I travelled to Badami, Aihole, and Pattadakkal with a friend and we walked just like that into a glorious past. It is in these places that you see the earliest development of structural temple architecture. First we went to Badami, which has rock-cut temples and exquisite sculptures, and then to Aihole, one of the earliest places where structural temple architecture was developed, if not actually born. This form of building robust structures was further developed in Pattadakkal.
Centre of temple building
For two centuries Aihole was at the centre of temple building. There are over a hundred temples in Aihole, all marking the shift from rock-cut temple architecture to a form where stone blocks are placed on top of one another. While the earlier cave temples had a simple cella in a verandah-like construction, these temples were constructed with a garbha griha (sanctum sanctorum), a mandapa (sanctum), an enclosed sabha mandapa (assembly hall), an antechamber, and a pradakshina pratha (circumambulation path). Temples in Aihole have flat or sloping roofs and resemble thatched cottages. Some of them have a small upper storey (shikhara) on these sloping roofs, but these were probably later additions.
The oldest temple in Aihole is the Lad Khan temple named after a Lad Khan who lived on its premises for some time. A large Nandi dominates the inside and faces the shiva-ling in the garbha griha. The masonry here is basic — huge dressed stone blocks placed one on top of the other without any binding material. The stones are fixed in place with grooves and offsets and the ceiling is supported by load-bearing walls and pillars.
The Durga temple
While the Nandi with its placid face is impressive, it’s the apsidal-shaped Durga temple which is the centre of attention in Aihole. Like Lad Khan, the naming is interesting in the Durga temple too. Though there is a magnificent statue of goddess Durga in her Mahishasura Mardini form, this was probably a Shiva or Vishnu temple and got its name from the word ‘Durg’ (fortress). At some later point, this temple was used as part of the region’s fortifications.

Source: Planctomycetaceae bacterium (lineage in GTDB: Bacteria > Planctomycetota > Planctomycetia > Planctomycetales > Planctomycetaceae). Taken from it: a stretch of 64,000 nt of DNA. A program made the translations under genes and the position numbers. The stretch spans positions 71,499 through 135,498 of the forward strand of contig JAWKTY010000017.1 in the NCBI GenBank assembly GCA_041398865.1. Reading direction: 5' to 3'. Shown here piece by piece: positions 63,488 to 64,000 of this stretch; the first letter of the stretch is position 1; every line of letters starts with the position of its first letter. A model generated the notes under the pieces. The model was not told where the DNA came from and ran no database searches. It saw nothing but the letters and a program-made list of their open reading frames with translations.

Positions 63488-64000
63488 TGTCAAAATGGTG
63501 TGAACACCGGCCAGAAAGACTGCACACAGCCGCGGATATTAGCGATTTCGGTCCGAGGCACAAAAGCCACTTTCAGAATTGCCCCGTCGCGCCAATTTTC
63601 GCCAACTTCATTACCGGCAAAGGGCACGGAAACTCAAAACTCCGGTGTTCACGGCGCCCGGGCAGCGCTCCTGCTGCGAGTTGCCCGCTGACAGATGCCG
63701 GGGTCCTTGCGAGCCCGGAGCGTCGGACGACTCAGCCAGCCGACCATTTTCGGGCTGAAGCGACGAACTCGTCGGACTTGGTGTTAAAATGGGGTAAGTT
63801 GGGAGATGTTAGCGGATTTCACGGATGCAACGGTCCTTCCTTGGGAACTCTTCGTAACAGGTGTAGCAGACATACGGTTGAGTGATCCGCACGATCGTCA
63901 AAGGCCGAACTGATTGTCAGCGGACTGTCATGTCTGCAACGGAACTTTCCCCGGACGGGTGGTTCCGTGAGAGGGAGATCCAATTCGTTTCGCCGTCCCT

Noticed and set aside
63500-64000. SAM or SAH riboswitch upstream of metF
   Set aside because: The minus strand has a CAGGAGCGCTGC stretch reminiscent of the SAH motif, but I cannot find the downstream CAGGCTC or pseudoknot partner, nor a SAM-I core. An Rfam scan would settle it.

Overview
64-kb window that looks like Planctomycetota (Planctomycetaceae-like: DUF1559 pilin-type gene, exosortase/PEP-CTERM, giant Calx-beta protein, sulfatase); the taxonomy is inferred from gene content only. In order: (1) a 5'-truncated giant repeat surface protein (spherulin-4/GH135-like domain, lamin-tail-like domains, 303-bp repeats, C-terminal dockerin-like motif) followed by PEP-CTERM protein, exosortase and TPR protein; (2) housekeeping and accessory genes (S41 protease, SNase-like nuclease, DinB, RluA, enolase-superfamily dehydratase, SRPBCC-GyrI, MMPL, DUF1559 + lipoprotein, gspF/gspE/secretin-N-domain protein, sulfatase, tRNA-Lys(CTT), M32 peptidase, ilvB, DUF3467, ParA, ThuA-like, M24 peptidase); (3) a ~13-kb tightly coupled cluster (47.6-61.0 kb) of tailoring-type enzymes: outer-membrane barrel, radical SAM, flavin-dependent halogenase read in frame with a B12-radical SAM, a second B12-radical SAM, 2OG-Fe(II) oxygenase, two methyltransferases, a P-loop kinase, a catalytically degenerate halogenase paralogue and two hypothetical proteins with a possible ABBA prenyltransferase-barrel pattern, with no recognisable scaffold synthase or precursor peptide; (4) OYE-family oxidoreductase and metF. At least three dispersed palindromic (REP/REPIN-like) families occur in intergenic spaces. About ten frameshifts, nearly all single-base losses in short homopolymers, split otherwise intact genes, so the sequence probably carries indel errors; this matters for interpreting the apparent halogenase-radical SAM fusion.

Apart from its apsidal shape, what is striking about the Durga temple is that it is built to resemble a Buddhist chaitya hall in imitation of Buddhist rock-cut architecture. It’s built on a high and heavily moulded plinth. Here, too, the shikhara is a subsequent addition.
Here we find the mukha mandapa, sabha mandapa, pradakshina pratha, and garbha griha. The apsidal shape is known as Gajaprishta, which means the back of an elephant. Four squat stone pillars decorated with beautifully carved mithuna medallions, and friezes inside bands and beads hanging from makara mouths, support the mukha mandapa.
The ceiling of the mukha mandapa has two circles — inner and outer — carved on a huge stone slab. The inner circle features fishes which form the spokes of a central wheel with a floral design in the outer ring. Near it is a ceiling frieze of a seven-headed naga holding a beautiful garland in his right hand and a bouquet in his left, with two beautiful nagins on his right. You have a small price to pay in order to admire this intricate work, though: a sprain in your neck from staring at the ceiling. A glorious Garuda, with his wings spread out on either side of the door, welcomes you in. Ramayana scenes are exquisitely carved in the porch. A colonnaded verandah runs around the inner structure and has magnificent carvings in the inside niches. The Varaha and Narasimha avatar of Vishnu, and Durga, Surya and Shiva with Nandi, especially stand out.
As we came out, we saw a group of young students sitting on the two stone benches carved at the entrance of the temple, exclaiming at what could have been board games cut in stone. We walked away, turning every now and then to see the remnants of that wonderful past.